Everyone Wants Responsible Artificial Intelligence, Few Have It Yet

Everyone Wants Responsible Artificial Intelligence, Few Have It Yet

As artificial intelligence continues to gain traction, there has been a rising level of discussion about “responsible AI” (and, closely related, ethical AI). While AI is entrusted to carry more decision-making workloads, it’s still based on algorithms that respond to models and data, as I and my co-author Andy Thurai explain in a recent Harvard Business Review article. As a result, AI and often misses the big picture and most times can’t analyze the decision with reasoning behind it. It certainly isn’t ready to assume human qualities that emphasize empathy, ethics, and morality.

Is this a concern that is shared within the executive suites of companies deploying AI? Yes, a recent study of 1,000 executives published by MIT Sloan Management Review and Boston Consulting Group confirms. However, the study finds, while most executives agree that “responsible AI is instrumental to mitigating technology’s risks — including issues of safety, bias, fairness, and privacy — they acknowledged a failure to prioritize it.” In other words, when it comes to AI, it’s damn the torpedoes and full speed ahead. However, more attention needs to paid to those torpedoes, which may take the form of lawsuits, regulations, and damaging decisions. At the same time, more adherence to responsible AI may deliver tangible business benefits.

“While AI initiatives are surging, responsible AI is lagging,” the MIT-BCG survey report’s authors, Elizabeth M. Renieris, David Kiron, and Steven Mills, report. “The gap increases the possibility of failure and exposes companies to regulatory, financial, and customer satisfaction risks.”

Just about everyone sees the logic in making AI more responsible — 84% believe that it should be a top management priority. About half of the executives surveyed, 52%, say their companies practice some level of responsible AI. However, only 25% reported that their organization has a fully mature program — the remainder say their implementations are limited in scale and scope.

Confusion and lack of consensus over the meaning of “responsible AI” may be a limiting factor. Only 36% of respondents believe the term is used consistently throughout their organizations, the survey finds. The survey’s authors define responsible AI as “a framework with principles, policies, tools, and processes to ensure that AI systems are developed and operated in the service of good for individuals and society while still achieving transformative business impact.”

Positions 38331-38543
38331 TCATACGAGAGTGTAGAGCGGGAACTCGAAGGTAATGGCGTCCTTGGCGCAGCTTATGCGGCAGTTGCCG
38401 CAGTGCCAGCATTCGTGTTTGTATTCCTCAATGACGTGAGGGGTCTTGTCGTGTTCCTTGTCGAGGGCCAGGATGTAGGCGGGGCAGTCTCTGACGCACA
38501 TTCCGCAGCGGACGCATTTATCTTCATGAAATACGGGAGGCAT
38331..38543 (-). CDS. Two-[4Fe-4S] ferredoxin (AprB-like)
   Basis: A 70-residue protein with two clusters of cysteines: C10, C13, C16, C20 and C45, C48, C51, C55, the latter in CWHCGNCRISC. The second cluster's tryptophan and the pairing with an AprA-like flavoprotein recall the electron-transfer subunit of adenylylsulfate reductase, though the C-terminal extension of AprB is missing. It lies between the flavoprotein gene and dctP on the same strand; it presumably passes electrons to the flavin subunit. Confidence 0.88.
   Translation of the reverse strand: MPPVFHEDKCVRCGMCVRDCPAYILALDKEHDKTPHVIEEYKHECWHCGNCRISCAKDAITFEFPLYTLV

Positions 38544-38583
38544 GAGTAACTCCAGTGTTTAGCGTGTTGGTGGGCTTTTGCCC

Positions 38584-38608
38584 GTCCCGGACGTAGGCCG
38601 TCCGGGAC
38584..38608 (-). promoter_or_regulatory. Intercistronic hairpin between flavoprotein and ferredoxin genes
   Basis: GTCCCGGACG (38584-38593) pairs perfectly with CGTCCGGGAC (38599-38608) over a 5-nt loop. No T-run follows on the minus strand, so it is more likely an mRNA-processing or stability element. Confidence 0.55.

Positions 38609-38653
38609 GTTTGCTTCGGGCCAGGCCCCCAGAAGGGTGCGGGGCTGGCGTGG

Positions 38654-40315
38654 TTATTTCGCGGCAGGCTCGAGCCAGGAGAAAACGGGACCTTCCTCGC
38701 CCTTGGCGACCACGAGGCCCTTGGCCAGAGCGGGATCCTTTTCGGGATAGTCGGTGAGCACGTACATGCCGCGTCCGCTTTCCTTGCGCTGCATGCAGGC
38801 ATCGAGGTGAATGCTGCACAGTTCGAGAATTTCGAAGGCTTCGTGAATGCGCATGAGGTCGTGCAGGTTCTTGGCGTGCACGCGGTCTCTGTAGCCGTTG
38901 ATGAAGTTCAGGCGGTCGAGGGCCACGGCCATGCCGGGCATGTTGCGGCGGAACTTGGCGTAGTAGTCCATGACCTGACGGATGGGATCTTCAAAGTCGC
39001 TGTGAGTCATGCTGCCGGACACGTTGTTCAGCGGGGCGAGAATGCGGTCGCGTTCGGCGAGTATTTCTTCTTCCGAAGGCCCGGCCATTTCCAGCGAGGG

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Other factors inhibiting responsible AI include a lack of responsible AI expertise and talent training or knowledge among staff members (54%); lack of prioritization and attention by senior leaders (53%); and a lack of funding or resourcing for responsible AI initiatives (43%).

Renieris and her co-authors identified a segment of companies that are ahead of the curve with responsible AI, which tend to apply responsible conduct not to just AI, but across their entire suites of technologies, systems, and processes. “For these leading companies, responsible AI is less about a particular technology than the company itself,” they state.

These leading companies are also seeing pronounced business benefits as well as a result of this attitude. Benefits realized since implementing responsible AI initiatives: better products and services (cited by 50%), enhanced brand differentiation (48%), and accelerated innovation (43%).

The following are recommendations based on the experiences of companies taking the lead with responsible AI:

  • Elevate responsible AI to the executive suite. Responsible AI should be more than a “check-the-box exercise,” but rather part of the organization’s top management agenda. For example, Renieris and her co-authors point out, 77% of leader firms are investing material sources — training, talent, budget — in responsible AI efforts, compared to 39% of respondents overall. “Instead of product managers or software developers directing responsible AI decisions, there is clear messaging from the top that implementing AI responsibly is a top organizational priority,” they add. Otherwise, employees will lack the necessary incentives, time, and resources to prioritize it.
  • Get everyone at all levels involved. RAI programs also need to include a broad range of participants in these efforts, the co-authors observe. Plus, responsible AI needs to be considered part of corporate social responsibility efforts.
  • Walk the talk. “Adequately invest in every aspect of your responsible AI program, including budget, talent, expertise, and other human and non-human resources.,” they advise. “Ensure that responsible AI education, awareness, and training programs are sufficiently funded and supported. Engage and include a wide variety of people and roles in your efforts, including at the highest levels of the organization.”
  • It’s about more than avoiding risks and penalties. “A mature responsible program is not driven solely by regulatory compliance or risk reduction. Consider how responsible AI aligns with or helps to express your organizational culture, values, and broader corporate social responsibility efforts.
  • Start ASAP. Launch responsible AI efforts as soon as possible to address common hurdles, including a lack of relevant expertise or training. “It can take time — our survey shows three years on average — for organizations to begin realizing business benefits from responsible AI,” Renieris and her co-authors state. “Even though it might feel like a long process, we are still early in the evolution of responsible AI implementation, so your organization has an opportunity to be a powerful leader in your specific industry or geography.”
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